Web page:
4. There may be room for everybody, just less room for some.
“I think consumers, like publishers, are living in parallel universes,” Burnham [an executive at HarperCollins} says. “Consumers are educated to have a multiplicity of choices. They still like to go to a bookstore, while they also want everything available online.”
Takeaway: While people want cheaper goods, bookstores still provide a desired service. How many bookstores can be supported by the browser-buyers is unknown, but brick and mortars are going to survive. Publishers on the other hand…

5. Welcome to, you know, capitalism guys
Without bookstores, it would take years for publishers to learn how to sell books directly to consumers. They do no market research, have little data on their customers, and have no experience in direct retailing. With the possible exception of Harlequin Romance and Penguin paperbacks, readers have no particular association with any given publisher; in books, the author is the brand name. 
Takeaway: So I might know more about the seven people who read this blog through the tools Google provides than the big six publishers know about their customers. You know what’s a worse sign? That I’m not all that surprised. I think one might reasonably conclude that the kick in the ass that Amazon is giving publishers might just create a leaner, more nimble, and in the end more sustainable book industry. Still, I think we don’t want Amazon doing it all because…

6. You get what you pay for
Good publishers find and cultivate writers, some of whom do not initially have much commercial promise. They also give advances on royalties, without which most writers of nonfiction could not afford to research new books. The industry produces more than a hundred thousand books a year, seventy per cent of which will not earn back the money that their authors have been advanced; aside from returns, royalty advances are by far publishers’ biggest expense. Although critics argue that traditional book publishing takes too much money from authors, in reality the profits earned by the relatively small percentage of authors whose books make money essentially go to subsidizing less commercially successful writers. The system is inefficient, but it supports a class of professional writers, which might not otherwise exist.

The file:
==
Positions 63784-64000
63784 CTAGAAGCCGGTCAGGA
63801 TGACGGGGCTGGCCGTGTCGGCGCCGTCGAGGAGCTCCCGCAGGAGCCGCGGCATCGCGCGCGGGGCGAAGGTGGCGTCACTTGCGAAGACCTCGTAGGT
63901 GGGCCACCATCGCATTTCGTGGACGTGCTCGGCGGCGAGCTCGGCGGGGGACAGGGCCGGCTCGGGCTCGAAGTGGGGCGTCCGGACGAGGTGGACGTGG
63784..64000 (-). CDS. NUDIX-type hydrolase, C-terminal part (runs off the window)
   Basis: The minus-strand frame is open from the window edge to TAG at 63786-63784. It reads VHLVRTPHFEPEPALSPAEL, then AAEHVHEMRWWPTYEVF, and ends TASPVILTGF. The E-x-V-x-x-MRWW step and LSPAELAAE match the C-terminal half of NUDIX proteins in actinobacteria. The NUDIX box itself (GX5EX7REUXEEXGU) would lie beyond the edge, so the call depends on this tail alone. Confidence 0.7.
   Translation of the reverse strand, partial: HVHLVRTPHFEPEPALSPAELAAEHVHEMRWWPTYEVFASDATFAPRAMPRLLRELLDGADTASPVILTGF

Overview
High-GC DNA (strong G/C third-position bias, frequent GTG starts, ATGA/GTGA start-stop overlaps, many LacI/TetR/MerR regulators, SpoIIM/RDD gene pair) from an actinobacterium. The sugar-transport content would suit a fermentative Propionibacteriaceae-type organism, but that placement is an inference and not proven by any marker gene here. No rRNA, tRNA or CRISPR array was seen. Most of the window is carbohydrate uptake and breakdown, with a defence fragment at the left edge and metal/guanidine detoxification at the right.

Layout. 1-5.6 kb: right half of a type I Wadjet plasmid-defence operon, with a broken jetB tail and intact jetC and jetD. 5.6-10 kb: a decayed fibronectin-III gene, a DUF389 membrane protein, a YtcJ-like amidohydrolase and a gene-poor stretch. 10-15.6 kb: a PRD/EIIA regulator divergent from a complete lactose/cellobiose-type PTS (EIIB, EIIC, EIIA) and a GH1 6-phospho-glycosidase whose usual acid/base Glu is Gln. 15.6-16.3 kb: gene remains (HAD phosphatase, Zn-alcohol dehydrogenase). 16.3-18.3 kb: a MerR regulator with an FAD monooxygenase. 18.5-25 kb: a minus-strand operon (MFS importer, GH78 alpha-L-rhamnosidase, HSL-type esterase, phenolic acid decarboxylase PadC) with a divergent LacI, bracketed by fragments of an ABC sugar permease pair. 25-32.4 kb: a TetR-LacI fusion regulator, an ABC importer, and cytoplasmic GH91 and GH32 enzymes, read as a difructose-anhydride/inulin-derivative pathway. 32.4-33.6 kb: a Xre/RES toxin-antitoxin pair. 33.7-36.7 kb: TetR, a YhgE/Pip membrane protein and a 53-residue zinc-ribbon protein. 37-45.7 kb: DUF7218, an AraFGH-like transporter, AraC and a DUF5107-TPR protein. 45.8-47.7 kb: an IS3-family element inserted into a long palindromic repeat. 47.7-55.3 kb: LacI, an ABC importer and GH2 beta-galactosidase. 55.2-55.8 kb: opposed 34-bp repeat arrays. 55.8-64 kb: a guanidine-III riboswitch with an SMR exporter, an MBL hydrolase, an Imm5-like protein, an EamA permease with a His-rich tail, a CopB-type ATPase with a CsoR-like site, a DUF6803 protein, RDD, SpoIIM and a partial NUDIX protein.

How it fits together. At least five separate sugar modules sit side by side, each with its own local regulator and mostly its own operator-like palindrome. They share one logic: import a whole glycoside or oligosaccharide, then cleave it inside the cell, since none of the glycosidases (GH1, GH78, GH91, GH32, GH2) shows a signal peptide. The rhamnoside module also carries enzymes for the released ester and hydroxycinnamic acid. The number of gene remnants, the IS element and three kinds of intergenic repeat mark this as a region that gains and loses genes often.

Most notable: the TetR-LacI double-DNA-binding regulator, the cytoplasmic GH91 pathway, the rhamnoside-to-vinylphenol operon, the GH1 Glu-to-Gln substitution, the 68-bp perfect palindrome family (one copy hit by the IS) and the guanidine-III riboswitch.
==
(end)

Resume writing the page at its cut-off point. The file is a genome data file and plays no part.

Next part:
Takeaway: Publishers are risk-aggregators. They do the work of screening, supporting, and distributing the work of writers. Would Amazon as publisher-distributor do what FSG does? I highly doubt it. Wihtout this sort of gate-keeping, the result could be… 
7. Make ready for the hordes
Budget-conscious publishers have also reduced the editing and marketing and other services they provide to authors, which has left a vacuum for others to fill. Author Solutions, a self-publishing company in Bloomington, Indiana, has ninety thousand client-authors.
Takeaway: Here’s what you don’t want—a sea of tens of thousands of books in a huge pile. How in the world will you decide what to read? How will reviewers? It’s time to acknowledge that publishers protect us from the paralysis of choice. I’m sure some books get missed, but surely more would get missed if no one was minding the store.

8. Google to the rescue, again/finally
Google Editions will let publishers set the price of their books, he said, and will accept the agency model. Having already digitized twelve million books, including out-of-print titles, Google will have a far greater selection than Amazon or Apple. It will also make e-books available for bookstores to sell, giving “the vast majority” of revenues to the store, Clancy [director of Google Books] said. He suggested that in trying to dominate the market Amazon and Apple were taking the wrong approach to business online. “It’s much more of an open ecosystem, where you find a way for bricks-and-mortar stores to participate in the future digital world of books,” he said.
Takeaway: The digital book readers might be the eight track tapes of today’s publishing revolution. The long arc here is toward platform neutrality, universal availability, and flexible pricing. Sound like the M.O. of any super-humongous-giant tech company you know?

There are more choice nuggets in the article; the Ape suggests a full read for anyone interested in these matters.